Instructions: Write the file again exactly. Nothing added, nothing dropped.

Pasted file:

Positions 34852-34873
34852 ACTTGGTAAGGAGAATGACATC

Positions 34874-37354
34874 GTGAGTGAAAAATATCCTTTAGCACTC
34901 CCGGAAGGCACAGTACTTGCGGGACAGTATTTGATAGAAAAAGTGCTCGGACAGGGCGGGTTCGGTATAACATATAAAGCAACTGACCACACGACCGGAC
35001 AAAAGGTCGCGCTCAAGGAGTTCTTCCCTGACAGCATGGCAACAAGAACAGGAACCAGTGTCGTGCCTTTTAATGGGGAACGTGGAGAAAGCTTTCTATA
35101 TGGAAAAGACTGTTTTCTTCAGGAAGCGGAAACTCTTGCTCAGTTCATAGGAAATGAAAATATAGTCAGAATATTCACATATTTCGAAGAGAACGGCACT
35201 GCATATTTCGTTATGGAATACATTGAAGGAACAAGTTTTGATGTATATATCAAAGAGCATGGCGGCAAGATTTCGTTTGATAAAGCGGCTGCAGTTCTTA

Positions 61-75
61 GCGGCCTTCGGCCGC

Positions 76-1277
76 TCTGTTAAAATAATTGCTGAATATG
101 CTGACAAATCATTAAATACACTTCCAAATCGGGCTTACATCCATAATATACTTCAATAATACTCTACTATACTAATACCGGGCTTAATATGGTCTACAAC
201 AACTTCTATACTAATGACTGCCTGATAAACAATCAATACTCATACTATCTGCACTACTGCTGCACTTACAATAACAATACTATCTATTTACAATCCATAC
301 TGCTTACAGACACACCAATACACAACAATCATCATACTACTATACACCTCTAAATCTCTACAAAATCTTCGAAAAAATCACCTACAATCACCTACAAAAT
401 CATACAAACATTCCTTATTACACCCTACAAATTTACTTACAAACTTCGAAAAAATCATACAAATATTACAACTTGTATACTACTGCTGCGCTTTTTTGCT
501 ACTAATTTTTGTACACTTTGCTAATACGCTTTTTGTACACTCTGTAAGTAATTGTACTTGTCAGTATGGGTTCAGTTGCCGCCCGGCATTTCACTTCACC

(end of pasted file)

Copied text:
Positions 34852-34873
34852 ACTTGGTAAGGAGAATGACATC

Positions 34874-37354
34874 GTGAGTGAAAAATATCCTTTAGCACTC
34901 CCGGAAGGCACAGTACTTGCGGGACAGTATTTGATAGAAAAAGTGCTCGGACAGGGCGGGTTCGGTATAACATATAAAGCAACTGACCACACGACCGGAC
35001 AAAAGGTCGCGCTCAAGGAGTTCTTCCCTGACAGCATGGCAACAAGAACAGGAACCAGTGTCGTGCCTTTTAATGGGGAACGTGGAGAAAGCTTTCTATA
35101 TGGAAAAGACTGTTTTCTTCAGGAAGCGGAAACTCTTGCTCAGTTCATAGGAAATGAAAATATAGTCAGAATATTCACATATTTCGAAGAGAACGGCACT
35201 GCATATTTCGTTATGGAATACATTGAAGGAACAAGTTTTGATGTATATATCAAAGAGCATGGCGGCAAGATTTCGTTTGATAAAGCGGCTGCAGTTCTTA

Positions 61-75
61 GCGGCCTTCGGCCGC

Positions 76-1277
76 TCTGTTAAAATAATTGCTGAATATG
101 CTGACAAATCATTAAATACACTTCCAAATCGGGCTTACATCCATAATATACTTCAATAATACTCTACTATACTAATACCGGGCTTAATATGGTCTACAAC
201 AACTTCTATACTAATGACTGCCTGATAAACAATCAATACTCATACTATCTGCACTACTGCTGCACTTACAATAACAATACTATCTATTTACAATCCATAC
301 TGCTTACAGACACACCAATACACAACAATCATCATACTACTATACACCTCTAAATCTCTACAAAATCTTCGAAAAAATCACCTACAATCACCTACAAAAT
401 CATACAAACATTCCTTATTACACCCTACAAATTTACTTACAAACTTCGAAAAAATCATACAAATATTACAACTTGTATACTACTGCTGCGCTTTTTTGCT
501 ACTAATTTTTGTACACTTTGCTAATACGCTTTTTGTACACTCTGTAAGTAATTGTACTTGTCAGTATGGGTTCAGTTGCCGCCCGGCATTTCACTTCACC